These two songs weren't on the play list, but when I heard them
today, I remembered that Elvis covered them, along with other R&B
hits of the 50s. We did have covers on Lawdy Miss
Clawdy and Hound Dog.
The Wallflower by Etta James and "the
Peaches." One of Johnny Otis' discoveries; there's quite a story on
the 45CAT website about this record. I've known for years that
Richard Berry played "Henry," but I didn't know that the singer
didn't become Etta James until after the recording was made.
Maggie Doesn't Work Here Any More by the
Platters (before they became famous). I've forgotten whether I
heard this on the radio (on a show specializing in rarities) or a
friend had a copy, but they sure hit the big time when they switched
to Mercury Records. The title reminded me of Bob
Dylan's Maggie's Farm.
Tweedlee Dee by LaVern Baker. I was
more a Ruth Brown fan, but this song will get everyone up and moving
around. Speaking of Ms. Brown, one of the "bonus numbers" at
the Elvis tribute was Emmy Lee and the Rockabelles doing a smoking
cover of This Little Girl's Gone Rockin'
Tomorrow Night by Lavern Baker: I
have a King 45 reissue of the original by Lonnie Johnson, which I
found in a record shop in Paso Robles back in 1959, and by strange
coincidence, that's where Emmy Lee has a gig next month.
God Only Knows and Kokomo: Two titles
that would be used in the '60s and the '80s by the Beach Boys.
Bazoom (I Need Your Lovin') by the Charms.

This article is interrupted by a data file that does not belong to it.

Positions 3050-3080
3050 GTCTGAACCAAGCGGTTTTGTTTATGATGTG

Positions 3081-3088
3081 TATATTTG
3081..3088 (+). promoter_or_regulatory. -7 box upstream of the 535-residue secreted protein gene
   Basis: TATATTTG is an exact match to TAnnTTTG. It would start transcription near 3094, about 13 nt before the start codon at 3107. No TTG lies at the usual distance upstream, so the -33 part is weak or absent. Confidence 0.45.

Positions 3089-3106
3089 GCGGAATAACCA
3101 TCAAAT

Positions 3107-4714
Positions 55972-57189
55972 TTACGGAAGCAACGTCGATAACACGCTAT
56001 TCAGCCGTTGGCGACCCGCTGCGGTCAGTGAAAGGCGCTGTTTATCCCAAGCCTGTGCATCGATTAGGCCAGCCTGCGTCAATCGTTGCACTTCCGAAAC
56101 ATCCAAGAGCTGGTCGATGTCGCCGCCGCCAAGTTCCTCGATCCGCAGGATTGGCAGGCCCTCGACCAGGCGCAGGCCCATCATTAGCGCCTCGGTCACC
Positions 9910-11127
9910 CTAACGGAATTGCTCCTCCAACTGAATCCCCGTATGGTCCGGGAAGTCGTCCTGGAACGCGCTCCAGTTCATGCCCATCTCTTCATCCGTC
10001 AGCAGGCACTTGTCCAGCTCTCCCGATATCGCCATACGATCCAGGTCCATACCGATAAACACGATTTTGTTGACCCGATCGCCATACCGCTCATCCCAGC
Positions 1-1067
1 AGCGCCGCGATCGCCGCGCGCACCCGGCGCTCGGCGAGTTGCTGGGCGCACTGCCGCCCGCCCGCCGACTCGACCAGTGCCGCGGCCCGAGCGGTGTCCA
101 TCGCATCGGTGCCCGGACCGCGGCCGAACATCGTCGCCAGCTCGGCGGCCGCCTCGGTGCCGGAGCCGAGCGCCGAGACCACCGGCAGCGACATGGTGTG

This was a case of an R&B group covering a pop group. They did
a good job on the vocals, but the Cheers version has a bass sax and
some guitar licks that Otis Williams didn't. It works both
ways-- the Cheers covered the Robins' I Must Be Dreaming; both songs
were written by the dynamic duo of Lieber & Stoller.
Looking forward to: Feb 4 will see the
Chaos Band back in Sierra Madre at the Buccaneer for their first
show in many months. Adam will be back from his extended visit to
Southeast Asia and nearby archipelagos, and it will be great to see
the band back together.
Here they are, almost a year ago:
The Chaos band: in back, Kurt Medlin drums;
left front, Evie Sands, vocals and guitar; Teresa Cowles (Ms.
Sparklebass) on the Fender bass and backing vocals; and Adam
Marsland on vocals and 12-string (Big Bear) guitar.
Until we meet again, keep the shiny side up
and the dirty side down, and stay stoked!